Monday, May 13, 2013

A Revelation Sermon


Sermon for 5-12-13
Text: Revelation 21:1-6

Dear friends in Christ, grace and peace to you from the one who is, who was and who is to come.  Amen.

The rapture seems to be everywhere these days.  Every time we turn around we hear of another group trying to pinpoint the day of Jesus’ return.  Last fall we watched as the supposed date for the end of the Mayan calendar arrived…and nothing happened.  Many of you have read the Left Behind series and watched the movies, both of which depict the rapture event. 

If you aren’t aware, the rapture describes when a small group of faithful and chosen Christians will be quickly whisked up to heaven (leaving behind eyeglasses, watches, jewelry, etc.) and those who aren’t faithful enough will face seven years of tribulation before Christ’s final return and judgment. 

Those who believe in the rapture don’t know when it will happen, so they’re always looking for signs that it’s beginning.  There’s a website called www.raptureready.com and each day it’s updated with possible new signs of the coming of the rapture. 

The rapture is in our collective conscience.  Armageddon and tribulation are now household words.

The rapture is based on a theological system, not solely on the book of Revelation.  This system takes selected verses from Daniel, Ezekiel, 1 Thessalonians, 1 Corinthians and Revelation (along with other Biblical books) and pieces them all together to create a timeline for how the world will end.  This idea was brought into popularity in the early 1800s by an English writer named John Darby, and some Christian groups claimed it with a fiery passion we still see today.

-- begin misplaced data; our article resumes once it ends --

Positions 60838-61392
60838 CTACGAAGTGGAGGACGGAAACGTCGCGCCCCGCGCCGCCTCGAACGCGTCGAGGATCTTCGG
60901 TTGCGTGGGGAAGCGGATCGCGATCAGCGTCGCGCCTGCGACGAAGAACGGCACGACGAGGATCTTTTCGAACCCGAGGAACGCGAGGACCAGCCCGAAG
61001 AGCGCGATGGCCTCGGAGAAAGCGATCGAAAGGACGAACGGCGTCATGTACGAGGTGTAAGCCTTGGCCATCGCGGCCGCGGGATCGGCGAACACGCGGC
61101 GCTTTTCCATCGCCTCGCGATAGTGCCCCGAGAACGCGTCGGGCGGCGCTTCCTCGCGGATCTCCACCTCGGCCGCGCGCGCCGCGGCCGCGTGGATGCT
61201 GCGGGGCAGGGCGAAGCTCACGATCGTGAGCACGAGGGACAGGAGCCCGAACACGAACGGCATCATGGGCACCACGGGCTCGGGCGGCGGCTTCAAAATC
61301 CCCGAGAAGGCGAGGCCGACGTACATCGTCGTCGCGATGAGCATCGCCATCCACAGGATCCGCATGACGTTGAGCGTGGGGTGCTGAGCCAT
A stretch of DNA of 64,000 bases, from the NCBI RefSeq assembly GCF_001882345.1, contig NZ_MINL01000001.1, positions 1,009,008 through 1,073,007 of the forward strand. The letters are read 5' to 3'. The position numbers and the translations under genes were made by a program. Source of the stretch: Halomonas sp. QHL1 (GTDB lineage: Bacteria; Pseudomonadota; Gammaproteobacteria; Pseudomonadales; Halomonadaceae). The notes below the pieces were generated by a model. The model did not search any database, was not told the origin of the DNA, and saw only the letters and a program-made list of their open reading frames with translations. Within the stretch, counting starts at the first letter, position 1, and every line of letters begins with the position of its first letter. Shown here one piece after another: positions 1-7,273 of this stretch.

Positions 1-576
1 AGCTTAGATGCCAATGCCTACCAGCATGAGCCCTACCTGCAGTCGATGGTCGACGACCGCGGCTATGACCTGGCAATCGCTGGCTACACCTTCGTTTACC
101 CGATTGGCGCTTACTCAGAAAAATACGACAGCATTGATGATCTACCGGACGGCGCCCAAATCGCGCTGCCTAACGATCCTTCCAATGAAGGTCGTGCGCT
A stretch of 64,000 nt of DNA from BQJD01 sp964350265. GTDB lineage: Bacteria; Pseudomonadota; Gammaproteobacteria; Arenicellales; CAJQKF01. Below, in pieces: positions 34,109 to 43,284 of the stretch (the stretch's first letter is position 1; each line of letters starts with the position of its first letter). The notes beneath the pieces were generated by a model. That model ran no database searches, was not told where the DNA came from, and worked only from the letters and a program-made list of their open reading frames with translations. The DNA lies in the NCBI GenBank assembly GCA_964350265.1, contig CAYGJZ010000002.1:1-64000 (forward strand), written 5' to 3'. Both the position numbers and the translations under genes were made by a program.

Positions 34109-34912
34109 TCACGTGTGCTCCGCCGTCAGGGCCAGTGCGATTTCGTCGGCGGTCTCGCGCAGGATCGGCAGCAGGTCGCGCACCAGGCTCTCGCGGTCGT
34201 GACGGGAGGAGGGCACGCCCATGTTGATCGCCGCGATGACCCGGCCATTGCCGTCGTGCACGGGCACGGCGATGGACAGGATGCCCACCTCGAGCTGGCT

The rapture is not a Lutheran idea.  If you remember very little from this sermon, I hope you remember that.  

Rather, Lutherans (and most mainline churches) rejoice in the entire book of Revelation.  We don’t worry about the rapture.  Revelation isn’t a mysterious code to be broken.  Rather, it’s meant to reveal to us the character of Jesus, what our future holds, and the sense of urgency that exists as we live in a clearly broken world that needs our help.

Revelation is a letter written to give persecuted people hope.  John wrote it to seven different churches who struggled with many of the same challenges we do.  They knew persecution, violence, great poverty and suffering.  Other churches were wealthy and apathetic--a theme that may hit a little too close to home for some of us.

It’s easy to get swept up in the sensationalism and anxiety that gets drummed up by Revelation and the idea of the rapture.  Yet it’s important to view Revelation as a whole.  Rather than getting caught up in the visions of the broken seals, the bowls, the dragon, the beast, the horsemen, and the creatures with human faces and countless eyes, it’s helpful to look at the pattern and the overall themes. 

Revelation isn’t chronological, but cyclical.  It moves from visions of despair and violence to gorgeous and expansive visions of the heavenly realm over and over.  Every time we feel we can’t take any more terrible and disturbing images, John moves to a vision of worship and glory.  The book ends, as we read this morning, with the most beautiful future vision in all of Scripture.